Let me turn to the ludicrous claim that the shadow minister advances that there's no new money. You could not find a more embarrassing admission of a failure to understand the basic public sector accounting principles that have been employed in constructing this budget. Let me explain it very simply and carefully. We've made a commitment to invest $75 billion over 10 years for infrastructure. We haven't just made that promise on a one-off basis and walked away from it; we've been very careful to make sure that it's supported by the appropriate responsible, credible, public sector accounting treatment. What we do is provision the required amount of money every year for 10 years, and then for every project we announce we allocate very specifically against that rolling program the designated amount and the designated timing. That's why there's no need for individual dollar amounts to be set out in the line items cited by the shadow minister, as he knows full well but is simply cynically attempting to mislead people who may not find public sector accounting the most fascinating and gripping topic. But that is a deeply misleading claim, because the money is there. The money has been provisioned.

Let's turn to the substance of the claim that it's not new money. If you live in Tasmania, what you now know is that there's $461 million committed by the Turnbull government for the Bridgewater Bridge. That's money that wasn't committed before. You could compare that to what Labor committed: $100 million. They got laughed off the island for that particular proposition. We've committed $461 million, and it's fully provisioned in our 10-year infrastructure program.

Tell the people of Nowra that apparently it's not new money. There's $155 million for the Nowra bridge. They know now, after this budget, that that money is there and that project will be delivered. Tell it to the people of Brisbane. They now know, after this budget, that there is $300 million for Brisbane Metro. They didn't know that that money was there before, because that decision hadn't been made, and yet the shadow minister has the temerity to claim that that's not new money. If you live in Brisbane, you now know that $300 million is committed to Brisbane Metro.

What about the Bunbury Outer Ring Road, with $540 million? That is new money committed for the Bunbury Outer Ring Road, funding that was not committed before, and yet again we have this ludicrous proposition that there's no new money. The people of Perth now know something they did not know before the budget: there's $1.05 billion for further stages of the transformational Perth METRONET project, for Ellenbrook to Morley and the extension of the Armadale line to Byford. That's $1.05 billion, but apparently there's no new money. I've got 1.05 billion reasons to say to you: that is dead wrong. There is $1.05 billion of new money. In Port Augusta, the Joy Baluch Bridge has $160 million. The Gawler line electrification has $120 million.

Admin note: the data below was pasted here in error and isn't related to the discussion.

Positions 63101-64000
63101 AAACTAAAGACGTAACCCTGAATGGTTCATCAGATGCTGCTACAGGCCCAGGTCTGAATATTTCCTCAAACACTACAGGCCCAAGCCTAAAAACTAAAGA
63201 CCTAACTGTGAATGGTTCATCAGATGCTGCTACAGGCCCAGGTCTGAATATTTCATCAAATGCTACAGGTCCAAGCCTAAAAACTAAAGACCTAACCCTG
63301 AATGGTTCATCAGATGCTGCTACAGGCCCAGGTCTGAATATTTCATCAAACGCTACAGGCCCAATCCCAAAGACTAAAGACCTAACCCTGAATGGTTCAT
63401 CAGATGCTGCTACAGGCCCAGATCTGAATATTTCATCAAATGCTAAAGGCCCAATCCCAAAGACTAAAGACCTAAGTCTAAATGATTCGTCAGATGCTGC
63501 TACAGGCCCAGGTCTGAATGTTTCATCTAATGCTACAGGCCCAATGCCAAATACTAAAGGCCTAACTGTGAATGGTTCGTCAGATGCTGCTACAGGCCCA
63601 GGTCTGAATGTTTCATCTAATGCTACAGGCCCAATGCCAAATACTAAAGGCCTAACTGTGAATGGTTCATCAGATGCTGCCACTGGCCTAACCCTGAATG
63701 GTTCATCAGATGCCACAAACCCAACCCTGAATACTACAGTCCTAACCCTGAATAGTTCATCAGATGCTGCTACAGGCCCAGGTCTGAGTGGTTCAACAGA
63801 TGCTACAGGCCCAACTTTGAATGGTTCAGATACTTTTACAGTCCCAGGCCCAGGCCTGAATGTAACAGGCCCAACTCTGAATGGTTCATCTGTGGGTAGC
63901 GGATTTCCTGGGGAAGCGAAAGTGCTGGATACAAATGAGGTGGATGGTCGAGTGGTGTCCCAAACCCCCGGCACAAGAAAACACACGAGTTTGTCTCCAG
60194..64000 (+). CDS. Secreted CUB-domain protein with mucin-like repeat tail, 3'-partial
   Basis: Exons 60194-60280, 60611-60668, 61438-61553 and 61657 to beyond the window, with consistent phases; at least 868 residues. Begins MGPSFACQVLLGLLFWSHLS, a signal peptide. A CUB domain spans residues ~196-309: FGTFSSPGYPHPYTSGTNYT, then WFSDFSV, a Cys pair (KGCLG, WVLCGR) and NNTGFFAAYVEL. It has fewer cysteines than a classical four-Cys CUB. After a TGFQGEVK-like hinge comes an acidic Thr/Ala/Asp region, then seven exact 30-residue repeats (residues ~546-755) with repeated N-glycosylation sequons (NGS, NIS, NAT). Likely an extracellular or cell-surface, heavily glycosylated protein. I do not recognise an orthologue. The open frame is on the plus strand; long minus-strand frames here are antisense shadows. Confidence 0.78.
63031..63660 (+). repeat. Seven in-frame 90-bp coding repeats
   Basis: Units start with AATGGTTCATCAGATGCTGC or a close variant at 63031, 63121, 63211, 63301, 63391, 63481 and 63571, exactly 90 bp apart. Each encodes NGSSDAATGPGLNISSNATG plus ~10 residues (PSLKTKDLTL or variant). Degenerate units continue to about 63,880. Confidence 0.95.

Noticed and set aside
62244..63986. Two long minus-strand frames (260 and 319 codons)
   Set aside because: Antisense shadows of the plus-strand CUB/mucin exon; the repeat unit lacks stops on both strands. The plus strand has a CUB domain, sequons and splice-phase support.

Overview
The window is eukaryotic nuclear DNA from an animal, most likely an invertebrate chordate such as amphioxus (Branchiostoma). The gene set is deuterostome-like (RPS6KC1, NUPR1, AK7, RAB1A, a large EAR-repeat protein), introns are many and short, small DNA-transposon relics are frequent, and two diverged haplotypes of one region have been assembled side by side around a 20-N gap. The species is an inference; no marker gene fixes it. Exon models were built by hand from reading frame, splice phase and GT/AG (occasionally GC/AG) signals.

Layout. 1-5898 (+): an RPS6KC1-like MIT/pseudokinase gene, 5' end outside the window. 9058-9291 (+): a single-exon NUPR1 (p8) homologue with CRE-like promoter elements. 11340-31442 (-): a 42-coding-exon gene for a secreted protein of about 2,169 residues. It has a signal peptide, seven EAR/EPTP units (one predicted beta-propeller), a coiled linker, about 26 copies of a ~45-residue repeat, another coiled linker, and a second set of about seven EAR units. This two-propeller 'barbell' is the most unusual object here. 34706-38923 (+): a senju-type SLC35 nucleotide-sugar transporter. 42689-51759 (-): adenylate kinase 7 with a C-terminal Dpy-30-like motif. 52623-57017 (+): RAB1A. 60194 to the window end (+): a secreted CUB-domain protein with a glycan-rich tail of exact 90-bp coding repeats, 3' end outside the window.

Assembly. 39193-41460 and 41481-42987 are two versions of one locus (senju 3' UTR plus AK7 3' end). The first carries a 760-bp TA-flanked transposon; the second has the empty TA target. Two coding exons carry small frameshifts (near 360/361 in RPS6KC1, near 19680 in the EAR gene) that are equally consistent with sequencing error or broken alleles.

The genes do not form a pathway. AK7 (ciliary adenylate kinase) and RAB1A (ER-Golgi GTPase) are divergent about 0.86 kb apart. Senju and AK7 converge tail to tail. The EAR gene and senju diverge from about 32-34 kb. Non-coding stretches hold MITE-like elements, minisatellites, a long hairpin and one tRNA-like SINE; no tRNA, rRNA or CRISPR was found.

Mr Champion: How long has the Gawler line taken?

Mr FLETCHER: 'How long has the Gawler line taken?'—from a South Australian Labor MP. We don't have the time to go through the lengthy catalogue of public sector incompetence that we have seen from South Australian Labor when it comes to the Gawler line electrification. But I'll tell you what: in years to come it will be a case study in schools of government and schools of public policy all around the country—the chaotic mess that Labor, federal and state in South Australia, produced when it came to the Gawler line electrification.

We are going to fix that. We are going to work with a businesslike, sensible, serious, determined state government in South Australia. Thankfully, they now have a capable Liberal government in the Marshall government, and we've committed this vitally needed funding to the Gawler line electrification.

This ludicrous claim that somehow investment in infrastructure through debt and equity doesn't count as infrastructure investment is simply factually wrong, but the shadow minister continues mendaciously, misleadingly and deceivingly to quote only one line item in the budget, which is grant funding. What he needs to do is quote all of the funding for all of the infrastructure investment programs. That's how we get to $8.6 billion next year, $8.7 billion the following year, $8.2 billion the year after that and $8.5 billion the year after that. So don't come in here and tell us that infrastructure investment is falling. It's not. That's wrong. Look at the facts.